This is the second part of a two-part blog. In this second part, we will explore a copyright update with the U.S. Copyright Office and abroad.
The Copyright Office
The Copyright Office has also been extremely busy during the first half of 2019. It finalized several rulemakings, including rulemakings relating to group registration option for unpublished works and for newspapers, as well as clarifying procedures for registering architectural works.
In addition, pursuant to Title I of the Orrin G. Hatch–Bob Goodlatte Music Modernization Act, the U.S. Copyright Office published an interim rule with request for comments, which “amends the Office’s existing regulations pertaining to the compulsory license to make and distribute phonorecords of musical works so as to conform the existing regulations to the new law, including with respect to the operation of notices of intention and statements of account, and to make other minor technical updates.” On March 22, the USCO published a final rule which “largely finalizes the interim rule … with some adjustments adopted in response to public comment.” And on April 9, the Copyright Office published its final rule regarding noncommercial use of Pre-1972 sound recordings that are not commercially exploited. The final rule governs three specific areas regarding the newly-created exception in 17 USC 1401(c): (i) the “specific, reasonable steps that, if taken by a [noncommercial user of a Pre-1972 Sound Recording], are sufficient to constitute a good faith, reasonable search” to support a conclusion that a relevant Pre-1972 Sound Recording is not being commercially exploited; (ii) the form, content, and procedures for a user, having made such a search, to file an NNU; and (iii) the form, content, and procedures for a rights owner to file a Pre-1972 Opt-Out Notice.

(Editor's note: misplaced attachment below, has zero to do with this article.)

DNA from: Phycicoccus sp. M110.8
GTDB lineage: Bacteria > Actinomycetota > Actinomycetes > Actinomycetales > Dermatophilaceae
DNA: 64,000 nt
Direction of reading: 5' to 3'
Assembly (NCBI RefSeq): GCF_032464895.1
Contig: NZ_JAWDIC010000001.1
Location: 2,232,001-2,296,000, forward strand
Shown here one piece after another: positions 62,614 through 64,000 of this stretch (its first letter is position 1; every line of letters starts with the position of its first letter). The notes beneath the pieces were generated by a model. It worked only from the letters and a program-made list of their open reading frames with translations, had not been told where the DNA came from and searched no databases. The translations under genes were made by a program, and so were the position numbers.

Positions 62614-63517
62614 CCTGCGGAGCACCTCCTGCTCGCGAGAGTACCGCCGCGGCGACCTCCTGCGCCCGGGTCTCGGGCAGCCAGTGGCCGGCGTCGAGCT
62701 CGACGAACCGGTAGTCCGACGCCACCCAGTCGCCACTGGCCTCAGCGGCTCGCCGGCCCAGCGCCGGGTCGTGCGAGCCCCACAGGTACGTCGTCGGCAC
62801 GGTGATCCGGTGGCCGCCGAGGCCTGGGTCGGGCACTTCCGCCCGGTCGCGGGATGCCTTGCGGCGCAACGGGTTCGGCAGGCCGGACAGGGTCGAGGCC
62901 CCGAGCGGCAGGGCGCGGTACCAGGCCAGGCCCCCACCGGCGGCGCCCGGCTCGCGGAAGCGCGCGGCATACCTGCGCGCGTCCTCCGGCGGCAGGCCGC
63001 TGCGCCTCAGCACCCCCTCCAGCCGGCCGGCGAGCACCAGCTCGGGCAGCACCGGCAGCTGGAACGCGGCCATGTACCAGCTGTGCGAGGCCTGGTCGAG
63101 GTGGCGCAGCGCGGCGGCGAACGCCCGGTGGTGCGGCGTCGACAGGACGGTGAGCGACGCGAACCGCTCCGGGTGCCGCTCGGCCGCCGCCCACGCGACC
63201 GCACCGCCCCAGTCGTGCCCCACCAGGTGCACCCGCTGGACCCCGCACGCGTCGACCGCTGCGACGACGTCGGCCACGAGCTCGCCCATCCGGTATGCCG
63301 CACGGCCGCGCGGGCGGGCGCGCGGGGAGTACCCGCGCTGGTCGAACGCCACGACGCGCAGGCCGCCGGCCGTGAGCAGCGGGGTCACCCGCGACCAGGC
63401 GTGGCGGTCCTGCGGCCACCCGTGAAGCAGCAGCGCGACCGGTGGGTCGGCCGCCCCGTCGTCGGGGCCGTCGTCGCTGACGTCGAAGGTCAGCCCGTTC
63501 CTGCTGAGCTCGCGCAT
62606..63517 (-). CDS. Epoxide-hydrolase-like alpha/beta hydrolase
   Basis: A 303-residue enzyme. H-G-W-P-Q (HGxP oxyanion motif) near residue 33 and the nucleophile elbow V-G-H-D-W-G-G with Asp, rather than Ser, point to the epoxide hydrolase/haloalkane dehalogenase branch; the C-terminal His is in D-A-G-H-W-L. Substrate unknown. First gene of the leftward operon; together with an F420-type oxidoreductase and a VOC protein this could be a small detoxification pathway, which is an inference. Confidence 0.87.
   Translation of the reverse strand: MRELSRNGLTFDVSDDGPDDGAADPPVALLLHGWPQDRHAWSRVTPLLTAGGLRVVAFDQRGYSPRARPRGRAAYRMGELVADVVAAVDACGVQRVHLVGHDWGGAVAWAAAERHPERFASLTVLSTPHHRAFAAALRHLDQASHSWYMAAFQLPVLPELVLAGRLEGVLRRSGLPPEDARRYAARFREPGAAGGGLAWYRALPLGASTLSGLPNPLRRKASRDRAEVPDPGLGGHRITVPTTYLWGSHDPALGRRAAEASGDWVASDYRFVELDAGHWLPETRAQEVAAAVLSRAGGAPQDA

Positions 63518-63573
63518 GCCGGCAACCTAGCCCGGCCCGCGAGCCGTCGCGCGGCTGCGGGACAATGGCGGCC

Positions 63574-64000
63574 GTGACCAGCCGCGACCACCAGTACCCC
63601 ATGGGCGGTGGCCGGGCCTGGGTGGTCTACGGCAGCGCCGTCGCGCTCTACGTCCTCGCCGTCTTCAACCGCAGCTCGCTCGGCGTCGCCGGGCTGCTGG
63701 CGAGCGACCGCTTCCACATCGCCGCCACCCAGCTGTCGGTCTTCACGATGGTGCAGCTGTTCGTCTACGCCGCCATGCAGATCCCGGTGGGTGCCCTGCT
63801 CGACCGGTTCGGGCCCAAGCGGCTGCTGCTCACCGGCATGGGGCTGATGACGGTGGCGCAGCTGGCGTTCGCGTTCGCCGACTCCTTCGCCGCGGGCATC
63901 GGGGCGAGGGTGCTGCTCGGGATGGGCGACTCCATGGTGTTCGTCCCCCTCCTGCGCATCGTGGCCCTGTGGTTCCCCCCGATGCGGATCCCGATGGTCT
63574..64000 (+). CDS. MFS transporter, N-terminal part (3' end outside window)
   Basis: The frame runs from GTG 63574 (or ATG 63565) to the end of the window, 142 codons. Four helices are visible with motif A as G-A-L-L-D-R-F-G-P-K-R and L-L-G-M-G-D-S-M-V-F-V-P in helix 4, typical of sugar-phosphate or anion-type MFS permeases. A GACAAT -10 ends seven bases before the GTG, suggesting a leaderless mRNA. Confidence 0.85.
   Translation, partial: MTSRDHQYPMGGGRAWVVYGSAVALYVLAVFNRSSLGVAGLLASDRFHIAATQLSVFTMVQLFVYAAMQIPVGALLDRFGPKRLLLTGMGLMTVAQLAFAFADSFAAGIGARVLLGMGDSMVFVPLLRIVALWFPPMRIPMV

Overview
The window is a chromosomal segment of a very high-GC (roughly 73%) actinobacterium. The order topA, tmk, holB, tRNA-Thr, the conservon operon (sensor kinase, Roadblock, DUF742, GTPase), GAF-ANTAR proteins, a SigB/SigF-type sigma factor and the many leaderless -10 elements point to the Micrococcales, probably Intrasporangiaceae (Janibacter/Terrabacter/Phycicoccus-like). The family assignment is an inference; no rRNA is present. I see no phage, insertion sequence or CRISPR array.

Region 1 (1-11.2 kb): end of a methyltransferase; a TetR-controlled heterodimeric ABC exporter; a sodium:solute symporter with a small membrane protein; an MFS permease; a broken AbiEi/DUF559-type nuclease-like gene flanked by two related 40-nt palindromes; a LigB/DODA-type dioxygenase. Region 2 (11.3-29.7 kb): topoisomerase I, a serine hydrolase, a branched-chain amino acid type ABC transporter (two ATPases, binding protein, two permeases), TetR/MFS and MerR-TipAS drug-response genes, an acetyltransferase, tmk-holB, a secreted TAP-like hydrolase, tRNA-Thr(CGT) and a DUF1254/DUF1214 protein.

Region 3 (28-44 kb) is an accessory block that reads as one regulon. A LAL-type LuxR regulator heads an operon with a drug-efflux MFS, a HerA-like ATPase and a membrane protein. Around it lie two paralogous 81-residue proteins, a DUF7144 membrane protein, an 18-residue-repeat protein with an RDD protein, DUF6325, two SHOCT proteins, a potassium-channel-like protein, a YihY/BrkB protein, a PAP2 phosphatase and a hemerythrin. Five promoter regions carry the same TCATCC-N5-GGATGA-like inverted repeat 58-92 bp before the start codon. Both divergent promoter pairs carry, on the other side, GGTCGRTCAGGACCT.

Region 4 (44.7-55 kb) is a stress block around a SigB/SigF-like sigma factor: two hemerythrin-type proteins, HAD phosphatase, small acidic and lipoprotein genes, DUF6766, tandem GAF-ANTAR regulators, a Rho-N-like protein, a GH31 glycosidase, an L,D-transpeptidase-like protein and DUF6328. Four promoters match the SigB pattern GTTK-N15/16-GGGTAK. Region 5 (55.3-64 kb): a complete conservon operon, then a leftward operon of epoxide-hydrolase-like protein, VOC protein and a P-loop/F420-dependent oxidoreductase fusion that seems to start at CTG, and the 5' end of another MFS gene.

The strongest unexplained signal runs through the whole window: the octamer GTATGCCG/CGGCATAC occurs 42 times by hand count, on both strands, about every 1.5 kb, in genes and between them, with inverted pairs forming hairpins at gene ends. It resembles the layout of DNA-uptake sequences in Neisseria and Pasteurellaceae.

The Office also began several new rulemakings, including rulemakings relating to:
Group Registration Option for Works on an Album of Music: On May 20, the Copyright Office published a notice of proposed rulemaking, “proposing to create a new group registration option for musical works, sound recordings, and certain other works contained on an album.” This registration option would be available in addition to other options for registering multiple sound recordings and musical works, including the group registration for unpublished works, registration as a collective work, and registration as a unit of publication. Comments on the proposal are due to the Office by July 19.
Group Registration of Small Literary Works: On December 21, the U.S. Copyright Office published a notice of proposed rulemaking, proposing the creation of a new group registration option to allow 50 works to be registered with one application, as long as the works meet the following criteria: they must “contain at least 100 but no more than 17,500 words”; “[be] created by the same individual, and that individual must be named as the copyright claimant for each work”; and “[are] all published online within a three-calendar-month period.” Comments were due on this back in February.
Other rulemakings that were started last year are still opened but are likely to be finalized soon.